Each chapter is this book is written to be a tool that a test engineer (or developer) can use to approach the difficult task of testing.

Testing, like programming, is a fairly open-ended practice: one can choose to be rigerous, planning out every detail, or can be abstract, using intuition and nuance to approach the day-to-day issues that arise during real-world testing.

When dealing with a world of ever-changing testing requirements, business concerns, and shifting features, it can be very easy to rely on our intuition completely. The unfortunate truth is that our intuition can often be wrong. Many times, having the ability to quantify our testing, and qualify what sort of coverage is most valuable, tends to be a much better approach. We should divert our creative mind power toward solving the more challenging problems revolving around testing, such as the technical hurdles toward automation, and leave the rote act of determining what to test and what it costs to more solidied processes.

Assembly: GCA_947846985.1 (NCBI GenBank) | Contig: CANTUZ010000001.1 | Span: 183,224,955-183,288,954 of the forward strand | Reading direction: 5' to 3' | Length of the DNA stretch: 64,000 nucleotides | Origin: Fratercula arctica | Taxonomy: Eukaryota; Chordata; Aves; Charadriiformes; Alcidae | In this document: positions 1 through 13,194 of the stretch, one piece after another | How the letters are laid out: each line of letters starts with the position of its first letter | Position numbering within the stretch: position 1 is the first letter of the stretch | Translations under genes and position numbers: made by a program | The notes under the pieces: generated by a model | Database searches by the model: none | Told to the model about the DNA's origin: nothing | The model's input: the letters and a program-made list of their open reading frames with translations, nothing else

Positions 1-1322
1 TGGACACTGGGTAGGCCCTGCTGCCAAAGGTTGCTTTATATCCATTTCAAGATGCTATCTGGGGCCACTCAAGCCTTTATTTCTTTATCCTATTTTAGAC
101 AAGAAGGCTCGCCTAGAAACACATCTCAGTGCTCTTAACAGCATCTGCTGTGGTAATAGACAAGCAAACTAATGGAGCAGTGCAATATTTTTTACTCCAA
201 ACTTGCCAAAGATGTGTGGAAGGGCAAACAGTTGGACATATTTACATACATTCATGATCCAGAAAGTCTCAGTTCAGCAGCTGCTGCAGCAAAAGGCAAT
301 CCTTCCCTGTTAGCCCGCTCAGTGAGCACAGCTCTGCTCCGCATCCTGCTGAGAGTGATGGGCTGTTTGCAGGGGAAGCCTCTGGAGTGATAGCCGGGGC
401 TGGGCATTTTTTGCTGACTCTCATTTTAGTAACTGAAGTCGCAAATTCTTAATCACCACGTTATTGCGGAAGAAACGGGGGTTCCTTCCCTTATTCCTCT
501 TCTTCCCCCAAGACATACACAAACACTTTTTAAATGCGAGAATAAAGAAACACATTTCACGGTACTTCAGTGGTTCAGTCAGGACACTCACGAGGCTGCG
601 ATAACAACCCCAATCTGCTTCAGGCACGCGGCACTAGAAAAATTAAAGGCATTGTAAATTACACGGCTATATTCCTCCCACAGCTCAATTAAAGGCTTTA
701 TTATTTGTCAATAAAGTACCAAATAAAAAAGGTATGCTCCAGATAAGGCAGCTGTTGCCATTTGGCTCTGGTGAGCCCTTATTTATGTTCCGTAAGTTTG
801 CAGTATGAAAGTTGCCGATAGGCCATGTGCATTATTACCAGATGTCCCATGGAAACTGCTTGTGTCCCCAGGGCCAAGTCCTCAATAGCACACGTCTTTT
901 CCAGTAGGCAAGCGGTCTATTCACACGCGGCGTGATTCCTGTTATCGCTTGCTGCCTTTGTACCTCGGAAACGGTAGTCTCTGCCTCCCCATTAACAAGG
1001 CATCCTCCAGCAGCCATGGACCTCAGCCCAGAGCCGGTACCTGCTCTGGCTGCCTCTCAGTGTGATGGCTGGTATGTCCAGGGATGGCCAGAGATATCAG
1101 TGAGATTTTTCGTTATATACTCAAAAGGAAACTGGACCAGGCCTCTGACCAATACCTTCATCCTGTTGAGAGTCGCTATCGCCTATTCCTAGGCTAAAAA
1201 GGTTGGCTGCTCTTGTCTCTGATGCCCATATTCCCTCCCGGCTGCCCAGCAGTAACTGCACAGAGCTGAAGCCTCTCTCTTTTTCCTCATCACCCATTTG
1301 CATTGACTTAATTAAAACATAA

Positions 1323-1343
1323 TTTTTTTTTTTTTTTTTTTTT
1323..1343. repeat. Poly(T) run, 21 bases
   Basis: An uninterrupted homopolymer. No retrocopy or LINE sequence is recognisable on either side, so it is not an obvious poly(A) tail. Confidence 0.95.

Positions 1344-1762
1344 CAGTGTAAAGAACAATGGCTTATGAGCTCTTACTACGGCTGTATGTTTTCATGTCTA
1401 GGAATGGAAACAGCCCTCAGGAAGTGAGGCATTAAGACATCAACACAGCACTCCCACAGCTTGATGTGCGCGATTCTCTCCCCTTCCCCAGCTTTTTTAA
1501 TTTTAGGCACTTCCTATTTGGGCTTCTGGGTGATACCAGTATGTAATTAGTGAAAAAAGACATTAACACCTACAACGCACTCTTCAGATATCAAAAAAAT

My goal with this book is to not argue about ideologies. Instead, I just want to present facts. Then, I want to build upon those facts, and prove other facts. At the end of the day, My goal is to prove the following:

  • Small, fast tests provide much more value than larger tests *

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